Does CPAP Prevent Cardiovascular Events in Obstructive Sleep Apnea?

The New England Journal of Medicine recently reported on a study conducted in Australia to determine what effect, if any, CPAP therapy would have on cardiovascular events among sleep apnea patients. The study suggests that CPAP provides no benefits for cardiology patients suffering from sleep apnea. Dr. Lee Surkin, a cardiologist and sleep medicine specialist, discusses the study and what it means in this report.

Dr. Lee Surkin

Dr. Lee Surkin

Dr. Surkin explains that the SAVE (Sleep Apnea Cardiovascular Endpoints) trial studied about 2,700 patients centered around Australia and the Asian continent. The subjects were people with moderate to severe sleep apnea and cardiovascular disease. The stand treatment for sleep apnea is CPAP (continuous positive airway pressure). The study’s aim was to see if CPAP therapy had a positive effect on the cardiovascular system of the sleep apnea patients. About half the patients were on CPAP; the other half were not. The study followed the subjects for about four years. The study’s conclusion was that there was no cardiovascular benefit to adding CPAP to a population of patients with moderate to severe sleep apnea.

The study is important, says Dr. Surkin, because it has long been known in the medical world that, over time, sleep apnea can have an adverse effect on the cardiovascular system. It can “[increase] the risk of heart attack, stroke, heart failure, and heart rhythm disturbances.” What has not been known is whether CPAP therapy for sleep apnea can have a positive impact on cardiovascular problems.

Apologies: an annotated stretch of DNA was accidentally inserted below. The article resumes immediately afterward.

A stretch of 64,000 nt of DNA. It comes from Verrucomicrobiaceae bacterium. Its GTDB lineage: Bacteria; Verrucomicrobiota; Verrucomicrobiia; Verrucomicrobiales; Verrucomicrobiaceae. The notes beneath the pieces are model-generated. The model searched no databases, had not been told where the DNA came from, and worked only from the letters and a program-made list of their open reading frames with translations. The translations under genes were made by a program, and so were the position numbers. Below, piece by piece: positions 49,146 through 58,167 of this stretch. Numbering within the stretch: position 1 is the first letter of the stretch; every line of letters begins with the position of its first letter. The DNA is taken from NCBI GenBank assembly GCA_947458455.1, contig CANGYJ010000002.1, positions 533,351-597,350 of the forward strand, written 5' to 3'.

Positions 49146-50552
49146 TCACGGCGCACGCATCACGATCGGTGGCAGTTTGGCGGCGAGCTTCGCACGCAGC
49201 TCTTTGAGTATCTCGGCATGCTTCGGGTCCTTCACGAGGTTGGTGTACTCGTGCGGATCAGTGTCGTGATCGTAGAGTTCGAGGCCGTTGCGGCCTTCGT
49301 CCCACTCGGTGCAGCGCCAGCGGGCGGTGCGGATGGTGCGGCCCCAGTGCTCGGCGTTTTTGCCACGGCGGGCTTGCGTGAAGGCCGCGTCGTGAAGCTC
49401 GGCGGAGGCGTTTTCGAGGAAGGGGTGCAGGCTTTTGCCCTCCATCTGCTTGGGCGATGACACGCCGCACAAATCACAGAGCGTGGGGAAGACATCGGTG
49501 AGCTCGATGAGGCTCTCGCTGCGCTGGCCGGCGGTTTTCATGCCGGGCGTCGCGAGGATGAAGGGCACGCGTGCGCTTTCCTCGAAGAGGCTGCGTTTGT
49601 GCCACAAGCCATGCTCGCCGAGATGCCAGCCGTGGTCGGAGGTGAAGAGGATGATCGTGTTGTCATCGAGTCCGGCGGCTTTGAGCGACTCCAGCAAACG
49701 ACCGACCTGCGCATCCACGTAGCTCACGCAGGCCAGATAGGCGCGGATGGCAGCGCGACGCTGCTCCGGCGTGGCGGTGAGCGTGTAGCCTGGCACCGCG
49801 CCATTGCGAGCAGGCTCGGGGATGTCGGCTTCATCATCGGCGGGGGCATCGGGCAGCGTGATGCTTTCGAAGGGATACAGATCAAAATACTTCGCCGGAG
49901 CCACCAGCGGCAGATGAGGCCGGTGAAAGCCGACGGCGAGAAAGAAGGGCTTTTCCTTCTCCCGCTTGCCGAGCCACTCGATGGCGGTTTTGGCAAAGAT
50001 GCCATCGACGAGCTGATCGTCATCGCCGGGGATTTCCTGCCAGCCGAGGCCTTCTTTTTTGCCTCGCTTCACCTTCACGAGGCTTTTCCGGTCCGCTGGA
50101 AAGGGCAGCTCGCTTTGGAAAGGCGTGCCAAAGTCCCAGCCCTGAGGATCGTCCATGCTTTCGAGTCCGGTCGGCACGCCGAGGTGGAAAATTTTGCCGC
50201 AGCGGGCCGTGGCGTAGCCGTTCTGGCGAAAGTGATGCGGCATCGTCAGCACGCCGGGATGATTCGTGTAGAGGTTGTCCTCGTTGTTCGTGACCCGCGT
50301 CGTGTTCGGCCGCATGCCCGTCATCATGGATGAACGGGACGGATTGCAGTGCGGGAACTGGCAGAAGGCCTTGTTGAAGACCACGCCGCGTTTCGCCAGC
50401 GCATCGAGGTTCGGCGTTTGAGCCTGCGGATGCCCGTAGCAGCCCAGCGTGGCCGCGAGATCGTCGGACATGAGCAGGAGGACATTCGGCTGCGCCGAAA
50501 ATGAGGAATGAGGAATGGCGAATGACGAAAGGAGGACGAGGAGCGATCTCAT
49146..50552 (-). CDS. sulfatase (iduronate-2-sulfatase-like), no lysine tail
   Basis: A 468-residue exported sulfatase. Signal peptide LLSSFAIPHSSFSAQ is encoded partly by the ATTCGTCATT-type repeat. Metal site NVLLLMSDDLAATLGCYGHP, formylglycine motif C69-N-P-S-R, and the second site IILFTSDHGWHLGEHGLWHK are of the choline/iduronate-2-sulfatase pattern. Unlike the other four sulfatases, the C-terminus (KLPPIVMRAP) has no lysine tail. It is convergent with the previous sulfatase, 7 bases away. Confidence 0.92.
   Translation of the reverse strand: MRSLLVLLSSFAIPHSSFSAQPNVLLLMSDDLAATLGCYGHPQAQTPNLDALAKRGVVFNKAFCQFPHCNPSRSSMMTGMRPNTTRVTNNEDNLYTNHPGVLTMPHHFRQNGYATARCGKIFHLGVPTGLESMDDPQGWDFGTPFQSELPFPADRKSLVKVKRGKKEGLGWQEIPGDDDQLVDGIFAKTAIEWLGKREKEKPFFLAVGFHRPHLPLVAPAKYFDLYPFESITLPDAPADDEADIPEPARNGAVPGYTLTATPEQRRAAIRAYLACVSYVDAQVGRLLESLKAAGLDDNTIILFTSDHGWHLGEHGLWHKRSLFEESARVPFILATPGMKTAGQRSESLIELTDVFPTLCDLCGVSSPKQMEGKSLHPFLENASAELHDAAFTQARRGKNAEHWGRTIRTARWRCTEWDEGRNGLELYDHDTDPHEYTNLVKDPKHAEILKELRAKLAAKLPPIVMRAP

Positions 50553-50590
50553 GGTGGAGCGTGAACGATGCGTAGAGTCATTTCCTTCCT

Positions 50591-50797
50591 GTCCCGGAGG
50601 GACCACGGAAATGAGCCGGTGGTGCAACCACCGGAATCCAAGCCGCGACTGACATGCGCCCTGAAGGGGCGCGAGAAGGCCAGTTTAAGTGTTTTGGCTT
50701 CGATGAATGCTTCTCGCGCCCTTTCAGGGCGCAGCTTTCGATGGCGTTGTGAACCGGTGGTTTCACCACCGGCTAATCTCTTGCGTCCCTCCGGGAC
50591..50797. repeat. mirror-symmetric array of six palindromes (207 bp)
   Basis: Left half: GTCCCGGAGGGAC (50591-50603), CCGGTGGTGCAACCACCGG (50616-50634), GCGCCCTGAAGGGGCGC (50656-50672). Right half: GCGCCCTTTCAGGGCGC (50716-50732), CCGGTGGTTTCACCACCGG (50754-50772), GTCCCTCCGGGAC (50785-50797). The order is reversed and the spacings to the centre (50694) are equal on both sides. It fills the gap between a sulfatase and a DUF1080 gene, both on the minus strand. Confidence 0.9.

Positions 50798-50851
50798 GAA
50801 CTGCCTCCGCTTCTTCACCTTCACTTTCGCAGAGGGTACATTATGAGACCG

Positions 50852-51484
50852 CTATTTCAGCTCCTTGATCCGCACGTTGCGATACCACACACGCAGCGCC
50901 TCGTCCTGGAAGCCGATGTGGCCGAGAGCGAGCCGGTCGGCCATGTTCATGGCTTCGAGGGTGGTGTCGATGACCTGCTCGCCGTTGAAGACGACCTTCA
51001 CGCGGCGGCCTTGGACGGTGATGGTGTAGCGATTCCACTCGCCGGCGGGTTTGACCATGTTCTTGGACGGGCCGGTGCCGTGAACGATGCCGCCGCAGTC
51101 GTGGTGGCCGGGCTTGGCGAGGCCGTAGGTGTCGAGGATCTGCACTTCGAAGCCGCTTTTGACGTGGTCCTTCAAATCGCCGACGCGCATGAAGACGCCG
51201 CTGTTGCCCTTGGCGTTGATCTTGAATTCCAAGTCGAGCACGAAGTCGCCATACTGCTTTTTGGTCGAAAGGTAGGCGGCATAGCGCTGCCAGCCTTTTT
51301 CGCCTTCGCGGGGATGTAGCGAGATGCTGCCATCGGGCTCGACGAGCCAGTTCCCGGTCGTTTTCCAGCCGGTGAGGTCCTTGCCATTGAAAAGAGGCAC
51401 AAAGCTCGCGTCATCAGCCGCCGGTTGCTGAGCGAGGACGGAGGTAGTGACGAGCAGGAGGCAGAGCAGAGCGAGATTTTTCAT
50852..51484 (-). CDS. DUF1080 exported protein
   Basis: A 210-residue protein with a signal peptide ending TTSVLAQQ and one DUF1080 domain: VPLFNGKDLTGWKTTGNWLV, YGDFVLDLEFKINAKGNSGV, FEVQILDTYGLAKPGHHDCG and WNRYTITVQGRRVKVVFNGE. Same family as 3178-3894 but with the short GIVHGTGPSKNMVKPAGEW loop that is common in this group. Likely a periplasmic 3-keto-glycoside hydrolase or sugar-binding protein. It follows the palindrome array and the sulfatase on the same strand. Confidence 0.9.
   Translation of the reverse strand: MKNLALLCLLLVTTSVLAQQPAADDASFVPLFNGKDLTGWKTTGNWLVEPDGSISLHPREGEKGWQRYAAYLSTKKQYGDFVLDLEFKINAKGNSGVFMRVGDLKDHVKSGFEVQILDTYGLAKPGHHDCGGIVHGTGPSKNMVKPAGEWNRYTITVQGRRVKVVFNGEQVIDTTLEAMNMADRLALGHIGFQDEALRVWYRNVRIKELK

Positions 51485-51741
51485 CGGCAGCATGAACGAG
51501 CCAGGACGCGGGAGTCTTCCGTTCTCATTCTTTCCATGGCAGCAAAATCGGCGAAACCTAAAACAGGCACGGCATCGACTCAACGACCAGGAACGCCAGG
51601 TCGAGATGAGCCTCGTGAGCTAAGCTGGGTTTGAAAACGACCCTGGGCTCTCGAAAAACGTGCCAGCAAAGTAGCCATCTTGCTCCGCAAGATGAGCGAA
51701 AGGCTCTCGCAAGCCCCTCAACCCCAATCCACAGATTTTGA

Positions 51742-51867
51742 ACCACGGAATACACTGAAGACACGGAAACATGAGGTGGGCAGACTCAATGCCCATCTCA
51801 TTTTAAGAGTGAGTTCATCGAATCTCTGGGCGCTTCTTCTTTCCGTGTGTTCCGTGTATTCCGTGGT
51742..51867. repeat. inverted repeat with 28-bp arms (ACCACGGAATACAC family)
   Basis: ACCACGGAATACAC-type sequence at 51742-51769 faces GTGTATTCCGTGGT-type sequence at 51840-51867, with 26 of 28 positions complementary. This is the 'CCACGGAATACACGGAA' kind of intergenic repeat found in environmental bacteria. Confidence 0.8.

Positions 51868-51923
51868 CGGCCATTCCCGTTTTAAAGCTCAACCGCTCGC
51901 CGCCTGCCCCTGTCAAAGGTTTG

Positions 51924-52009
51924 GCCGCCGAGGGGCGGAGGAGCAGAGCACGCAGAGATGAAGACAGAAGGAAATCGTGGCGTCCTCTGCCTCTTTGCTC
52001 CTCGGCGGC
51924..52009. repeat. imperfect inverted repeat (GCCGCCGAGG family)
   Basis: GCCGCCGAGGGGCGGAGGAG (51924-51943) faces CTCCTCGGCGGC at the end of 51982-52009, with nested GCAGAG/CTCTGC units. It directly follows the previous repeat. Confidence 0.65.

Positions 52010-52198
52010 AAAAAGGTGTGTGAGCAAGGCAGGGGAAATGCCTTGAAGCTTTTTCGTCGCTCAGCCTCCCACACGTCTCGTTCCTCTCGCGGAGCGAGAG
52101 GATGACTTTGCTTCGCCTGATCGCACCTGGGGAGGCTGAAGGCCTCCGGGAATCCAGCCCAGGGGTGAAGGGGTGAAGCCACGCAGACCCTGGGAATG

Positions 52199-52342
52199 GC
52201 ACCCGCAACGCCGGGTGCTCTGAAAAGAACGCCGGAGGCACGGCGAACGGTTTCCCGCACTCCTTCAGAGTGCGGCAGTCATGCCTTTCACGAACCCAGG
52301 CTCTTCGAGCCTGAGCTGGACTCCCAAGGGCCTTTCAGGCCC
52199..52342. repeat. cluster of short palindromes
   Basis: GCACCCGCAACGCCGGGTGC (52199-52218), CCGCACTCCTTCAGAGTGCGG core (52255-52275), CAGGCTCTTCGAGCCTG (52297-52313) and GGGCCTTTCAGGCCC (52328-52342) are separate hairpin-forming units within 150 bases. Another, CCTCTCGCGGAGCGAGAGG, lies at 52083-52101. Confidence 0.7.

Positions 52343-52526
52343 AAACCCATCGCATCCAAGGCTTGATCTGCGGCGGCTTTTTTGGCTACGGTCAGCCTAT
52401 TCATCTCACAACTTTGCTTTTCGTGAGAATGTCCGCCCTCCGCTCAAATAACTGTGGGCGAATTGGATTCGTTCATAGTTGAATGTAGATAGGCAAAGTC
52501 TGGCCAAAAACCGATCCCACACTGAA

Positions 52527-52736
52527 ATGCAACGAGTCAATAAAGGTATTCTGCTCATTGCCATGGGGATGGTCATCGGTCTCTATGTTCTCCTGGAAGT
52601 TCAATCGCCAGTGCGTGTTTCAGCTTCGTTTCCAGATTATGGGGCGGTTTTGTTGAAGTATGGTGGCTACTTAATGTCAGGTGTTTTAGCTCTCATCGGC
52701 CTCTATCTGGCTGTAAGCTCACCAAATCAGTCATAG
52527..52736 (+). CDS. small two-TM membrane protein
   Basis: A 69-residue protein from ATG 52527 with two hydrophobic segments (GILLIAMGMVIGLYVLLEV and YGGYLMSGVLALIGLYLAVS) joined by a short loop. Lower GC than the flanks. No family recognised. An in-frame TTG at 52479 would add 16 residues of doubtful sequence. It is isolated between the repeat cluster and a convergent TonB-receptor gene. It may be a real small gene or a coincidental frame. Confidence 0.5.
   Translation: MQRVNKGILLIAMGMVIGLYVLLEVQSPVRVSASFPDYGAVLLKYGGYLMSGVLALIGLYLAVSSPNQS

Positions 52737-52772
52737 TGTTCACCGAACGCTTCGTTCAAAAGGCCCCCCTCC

Dr. Surkin notes that there have been studies in the past showing some benefit from the use of CPAP therapy. He points out that the SAVE trial data are from patients who got “a sub-therapeutic dose of CPAP.” The average time that patients in the SAVE trial were on CPAP was 3.3 hours. Considering that a night’s sleep is about seven hours, the patients in this study were only treated for half the night. Even more troublesome is that the CPAP was given during the first half of the subjects’ sleep. Dr. Surkin points out that the second half of the night is when most deep sleep occurs. It is a major concern about the validity of the study that the patients involved were not treated long enough each night.

As to treatment for sleep apnea, guidelines indicate that CPAP should be the first treatment option. And CPAP should be used throughout the night’s sleep. Other treatment options include a dental oral appliance (a mandibular advancement device) created by a board certified dental physician. The device holds the jaw in an advanced position that keeps the airway open during sleep. Another option would be an implanted device that delivers stimulation to nerves in the tongue to keep the tongue forward. There is also Provent, a device placed on the nostrils at bedtime. It develops air pressure that keeps the airway open during sleep. For the long term, sleep apnea patients should work on losing weight.

Dr. Lee Surkin, MD, FACC, FCCP, FASNC is a cardiologist in Greenville, North Carolina and is affiliated with multiple hospitals in the area, including Martin General Hospital and Vidant Medical Center. He received his medical degree from Drexel University College of Medicine and has been in practice for more than 20 years. He is board certified in Cardiology, Nuclear Cardiology and Sleep Medicine. He is the founder of the American Academy of Cardiovascular Sleep Medicine. The Health and Wellness Network is a featured network of Sequence Media Group.